By Graeme Zwart, Head of Security
We shine a light on the ordinary, day-to-day work that helps make businesses more secure.
It’s unglamorous. It’s unsung. But business-as-usual, or BAU for short, is the bedrock of an effective security approach. This was brought home to me after a conversation with someone who worked at a large acquirer. He read post-breach forensic reports as part of his job.
He’d read hundreds of reports from investigators following card data security breaches. Only a handful — literally he could count them on the fingers of one hand — were so-called ‘sophisticated’ attacks. He had an almost grudging admiration for the ingenuity of the criminals on those occasions. The merchants had really been unlucky.
However, the vast majority of card security breaches did not involve custom-written malware or advanced persistent threats. There was nothing especially advanced or persistent about the attacks.
On the contrary, they exploited ordinary, everyday weaknesses. For example, using default passwords, not deploying anti-virus software on all systems, failing to test systems and processes regularly.
These are good, common-sense controls. But common sense is sometimes not that common. Just as business-as-usual security is not that usual. So, let’s look at this in a little more detail.
What to do
Start at the beginning and scope the activity. Decide on what regular tasks are necessary to help maintain a robust level of security for your particular business. This process will help identify any gaps or overlaps, plus set the tone of the activity internally.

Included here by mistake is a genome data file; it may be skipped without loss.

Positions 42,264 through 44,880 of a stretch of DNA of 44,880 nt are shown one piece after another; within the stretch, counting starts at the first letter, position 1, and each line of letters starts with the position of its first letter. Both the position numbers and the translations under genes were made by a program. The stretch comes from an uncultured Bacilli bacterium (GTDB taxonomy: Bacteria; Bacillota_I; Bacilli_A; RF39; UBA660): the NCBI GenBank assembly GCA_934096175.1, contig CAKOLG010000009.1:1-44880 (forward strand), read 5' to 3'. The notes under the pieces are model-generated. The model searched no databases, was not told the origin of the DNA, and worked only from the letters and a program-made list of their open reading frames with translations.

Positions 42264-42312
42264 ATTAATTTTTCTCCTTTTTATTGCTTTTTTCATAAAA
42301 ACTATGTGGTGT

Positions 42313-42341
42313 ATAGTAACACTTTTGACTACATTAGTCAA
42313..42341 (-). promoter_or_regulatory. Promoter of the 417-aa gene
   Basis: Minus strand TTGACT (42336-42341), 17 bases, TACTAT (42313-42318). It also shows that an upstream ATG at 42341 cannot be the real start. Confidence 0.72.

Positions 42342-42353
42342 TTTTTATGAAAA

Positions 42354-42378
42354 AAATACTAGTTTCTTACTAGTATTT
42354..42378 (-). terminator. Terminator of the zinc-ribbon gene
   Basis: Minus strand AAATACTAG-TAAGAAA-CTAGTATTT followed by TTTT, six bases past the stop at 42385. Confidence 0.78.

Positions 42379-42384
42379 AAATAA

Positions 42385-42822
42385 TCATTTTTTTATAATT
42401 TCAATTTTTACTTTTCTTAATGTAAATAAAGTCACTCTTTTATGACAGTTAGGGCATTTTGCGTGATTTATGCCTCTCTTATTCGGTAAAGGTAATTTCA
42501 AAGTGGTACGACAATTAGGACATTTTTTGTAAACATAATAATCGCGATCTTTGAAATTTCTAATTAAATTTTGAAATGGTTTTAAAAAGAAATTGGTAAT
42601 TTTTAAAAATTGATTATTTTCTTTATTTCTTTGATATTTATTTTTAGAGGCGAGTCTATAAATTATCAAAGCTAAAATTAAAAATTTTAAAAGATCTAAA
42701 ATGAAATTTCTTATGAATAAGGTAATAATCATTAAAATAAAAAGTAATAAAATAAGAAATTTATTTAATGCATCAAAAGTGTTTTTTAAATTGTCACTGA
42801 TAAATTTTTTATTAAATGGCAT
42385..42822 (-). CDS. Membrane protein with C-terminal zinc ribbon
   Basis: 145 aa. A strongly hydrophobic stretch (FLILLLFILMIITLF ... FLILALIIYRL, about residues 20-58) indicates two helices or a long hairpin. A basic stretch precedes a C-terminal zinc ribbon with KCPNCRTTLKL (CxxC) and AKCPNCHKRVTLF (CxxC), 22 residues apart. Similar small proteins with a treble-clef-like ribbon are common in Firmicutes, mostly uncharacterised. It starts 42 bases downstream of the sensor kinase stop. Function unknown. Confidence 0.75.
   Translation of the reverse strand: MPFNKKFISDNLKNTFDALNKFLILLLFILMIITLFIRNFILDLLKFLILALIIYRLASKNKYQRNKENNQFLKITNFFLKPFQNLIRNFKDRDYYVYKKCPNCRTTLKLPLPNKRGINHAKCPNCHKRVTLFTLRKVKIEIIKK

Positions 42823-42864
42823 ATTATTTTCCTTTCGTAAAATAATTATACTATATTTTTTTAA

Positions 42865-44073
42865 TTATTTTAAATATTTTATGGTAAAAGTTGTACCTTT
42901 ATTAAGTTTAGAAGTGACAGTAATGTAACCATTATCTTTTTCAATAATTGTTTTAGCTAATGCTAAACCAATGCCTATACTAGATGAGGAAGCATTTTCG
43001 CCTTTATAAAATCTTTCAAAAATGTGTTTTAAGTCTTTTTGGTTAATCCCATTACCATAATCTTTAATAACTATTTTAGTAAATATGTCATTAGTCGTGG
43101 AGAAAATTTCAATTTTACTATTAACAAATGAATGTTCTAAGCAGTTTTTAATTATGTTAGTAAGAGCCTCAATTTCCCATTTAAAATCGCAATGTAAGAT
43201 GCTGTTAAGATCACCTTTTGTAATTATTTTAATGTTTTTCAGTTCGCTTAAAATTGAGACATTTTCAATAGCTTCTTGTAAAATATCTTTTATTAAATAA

When to do it
Decide how frequently your business will do each BAU activity, e.g. daily, weekly, monthly, quarterly. The likelihood and impact of risks are different for each business, so tailor the frequency to match the risk appetite of your business.
Where to do it
Determine where these BAU activities must take place. Some may be head-office tasks. Others may be required across your store estate. If you trade overseas or via local language websites, remember to replicate the tasks in-country offices and stores.
Who should do it
Assign responsibility for each task, preferably to a named person with a back-up or escalation contact. Again, this will help identify any gaps or overlaps in accountability.
How to do it
Establish the technology, policies and procedures for how BAU tasks are to be done. Moreover, review this as well as the four stages above regularly. The external threat landscape, as well as things within your own business, are constantly changing. Your BAU plan must reflect this.
I’ve made some general points about business as usual security. However at PXP Financial, we believe that each customer is different, so please complete the contact form below for a consultation on your payment data security needs.